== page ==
There are also unanticipated stopping points. If you encounter a bug that significantly blocks your testing, or would make any further test results suspect, then it may be the right time to stop. Then again, maybe you can reasonably test around the issue. Making these kinds of decisions requires a lot of context about the project, so don’t be afraid to bring other people into the conversation.
Day 11: Know when (or when not to) stop, Part 2
You’ve just found a really cool bug, and you rush to see the project manager to get it assigned out to be fixed. What happens when they say “Nope!”
Bug Advocacy is something that testers should understand, even if they aren’t directly involved in the decision-making about what gets worked on. We must know when to push for something to be addressed, especially when we believe it to be a serious problem or something that we have a particular insight about.
However, we must also be careful not to advocate strongly for every single bug. People will start to ignore you; as the saying goes, if everything is top priority, then nothing is top priority. Further, you damage your hard-won credibility; why should someone take you seriously about something else testing related, when you’re constantly pushing for immediate fixes to minor issues.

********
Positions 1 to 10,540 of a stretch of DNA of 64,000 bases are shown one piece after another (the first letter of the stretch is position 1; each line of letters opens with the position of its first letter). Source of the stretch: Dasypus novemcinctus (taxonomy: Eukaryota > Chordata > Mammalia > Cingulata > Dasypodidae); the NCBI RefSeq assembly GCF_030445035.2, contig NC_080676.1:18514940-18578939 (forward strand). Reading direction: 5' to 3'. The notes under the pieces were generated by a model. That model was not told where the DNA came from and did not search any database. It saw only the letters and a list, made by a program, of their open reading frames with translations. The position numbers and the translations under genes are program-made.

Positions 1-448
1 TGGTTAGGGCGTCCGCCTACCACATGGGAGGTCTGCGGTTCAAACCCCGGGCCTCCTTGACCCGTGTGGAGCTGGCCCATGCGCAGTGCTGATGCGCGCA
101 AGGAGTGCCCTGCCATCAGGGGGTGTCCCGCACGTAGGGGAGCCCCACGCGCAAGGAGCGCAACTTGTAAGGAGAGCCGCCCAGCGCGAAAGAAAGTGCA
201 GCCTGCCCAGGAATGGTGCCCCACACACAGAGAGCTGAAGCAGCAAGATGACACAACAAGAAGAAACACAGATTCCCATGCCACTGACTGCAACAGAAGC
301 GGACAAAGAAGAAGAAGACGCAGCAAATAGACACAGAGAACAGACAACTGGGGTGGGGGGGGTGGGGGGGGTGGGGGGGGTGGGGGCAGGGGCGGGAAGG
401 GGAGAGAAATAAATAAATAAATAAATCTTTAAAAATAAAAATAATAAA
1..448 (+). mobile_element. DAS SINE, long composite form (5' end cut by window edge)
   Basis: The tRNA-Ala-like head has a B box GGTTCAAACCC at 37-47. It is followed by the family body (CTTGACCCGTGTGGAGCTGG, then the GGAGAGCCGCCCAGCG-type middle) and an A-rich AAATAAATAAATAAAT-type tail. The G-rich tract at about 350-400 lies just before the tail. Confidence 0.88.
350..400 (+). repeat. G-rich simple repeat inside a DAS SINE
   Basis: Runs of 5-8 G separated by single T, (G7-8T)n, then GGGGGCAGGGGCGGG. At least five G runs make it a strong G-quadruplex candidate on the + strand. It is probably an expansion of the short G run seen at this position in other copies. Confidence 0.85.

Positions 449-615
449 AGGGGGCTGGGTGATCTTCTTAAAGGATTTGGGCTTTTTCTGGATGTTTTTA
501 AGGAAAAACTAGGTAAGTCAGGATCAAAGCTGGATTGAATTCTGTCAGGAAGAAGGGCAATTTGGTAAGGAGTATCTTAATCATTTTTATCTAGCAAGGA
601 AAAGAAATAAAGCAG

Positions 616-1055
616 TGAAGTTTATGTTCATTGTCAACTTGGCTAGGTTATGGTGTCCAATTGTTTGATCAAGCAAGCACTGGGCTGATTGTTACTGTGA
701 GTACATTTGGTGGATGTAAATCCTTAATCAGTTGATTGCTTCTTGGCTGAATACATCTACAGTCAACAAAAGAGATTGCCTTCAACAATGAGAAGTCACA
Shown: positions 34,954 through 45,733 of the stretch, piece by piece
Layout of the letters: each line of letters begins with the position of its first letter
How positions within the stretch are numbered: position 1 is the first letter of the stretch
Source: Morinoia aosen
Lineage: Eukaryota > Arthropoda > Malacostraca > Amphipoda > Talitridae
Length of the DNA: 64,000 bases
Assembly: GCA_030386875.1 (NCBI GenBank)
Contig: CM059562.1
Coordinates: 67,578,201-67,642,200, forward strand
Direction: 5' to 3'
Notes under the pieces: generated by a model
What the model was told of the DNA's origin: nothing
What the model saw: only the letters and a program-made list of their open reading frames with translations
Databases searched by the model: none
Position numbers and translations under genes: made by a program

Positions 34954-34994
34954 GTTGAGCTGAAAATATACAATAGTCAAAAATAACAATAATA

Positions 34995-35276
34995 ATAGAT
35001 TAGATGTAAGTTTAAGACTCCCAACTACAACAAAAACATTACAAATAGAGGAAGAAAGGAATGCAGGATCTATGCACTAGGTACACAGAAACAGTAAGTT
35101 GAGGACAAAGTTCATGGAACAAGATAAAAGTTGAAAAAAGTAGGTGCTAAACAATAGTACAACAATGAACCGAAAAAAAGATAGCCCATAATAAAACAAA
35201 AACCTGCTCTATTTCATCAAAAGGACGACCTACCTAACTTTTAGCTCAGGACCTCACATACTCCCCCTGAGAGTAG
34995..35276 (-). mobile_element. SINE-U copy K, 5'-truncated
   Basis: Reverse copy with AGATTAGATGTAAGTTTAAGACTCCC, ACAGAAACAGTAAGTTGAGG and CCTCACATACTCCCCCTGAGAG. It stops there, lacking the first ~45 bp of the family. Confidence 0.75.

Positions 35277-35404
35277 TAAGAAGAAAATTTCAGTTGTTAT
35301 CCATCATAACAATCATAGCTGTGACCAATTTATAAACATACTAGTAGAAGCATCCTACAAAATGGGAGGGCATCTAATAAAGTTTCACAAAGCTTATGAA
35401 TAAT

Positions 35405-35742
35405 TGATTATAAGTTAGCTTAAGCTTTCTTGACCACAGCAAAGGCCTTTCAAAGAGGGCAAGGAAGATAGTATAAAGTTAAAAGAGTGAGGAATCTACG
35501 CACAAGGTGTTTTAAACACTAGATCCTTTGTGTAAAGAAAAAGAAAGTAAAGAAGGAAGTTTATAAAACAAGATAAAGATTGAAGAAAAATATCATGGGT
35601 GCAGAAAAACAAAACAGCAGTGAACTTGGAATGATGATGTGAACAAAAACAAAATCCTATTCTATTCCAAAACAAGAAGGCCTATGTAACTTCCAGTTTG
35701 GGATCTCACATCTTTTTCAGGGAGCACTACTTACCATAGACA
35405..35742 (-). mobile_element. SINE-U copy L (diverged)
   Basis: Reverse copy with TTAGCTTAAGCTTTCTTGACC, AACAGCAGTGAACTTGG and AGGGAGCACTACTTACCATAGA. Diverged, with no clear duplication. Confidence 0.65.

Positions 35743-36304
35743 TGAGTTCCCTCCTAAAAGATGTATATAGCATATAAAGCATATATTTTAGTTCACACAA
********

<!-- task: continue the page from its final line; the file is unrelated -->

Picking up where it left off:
When you’re about to go charging in, to push for a bug to be addressed, stop for a moment and consider the context of the project. What else are programmers working on? What are the deadlines? What is the severity of this bug?
Day 12: Understand priority and severity
How bad is a bug? Without context, that question is like asking “how long is a piece of string?” Not all bugs are equal in severity, nor is their priority always obvious. WE might think this a bug is a showstopper, imagining the possible negative scenarios and warning of those consequences, but that may or may not be the bigger picture.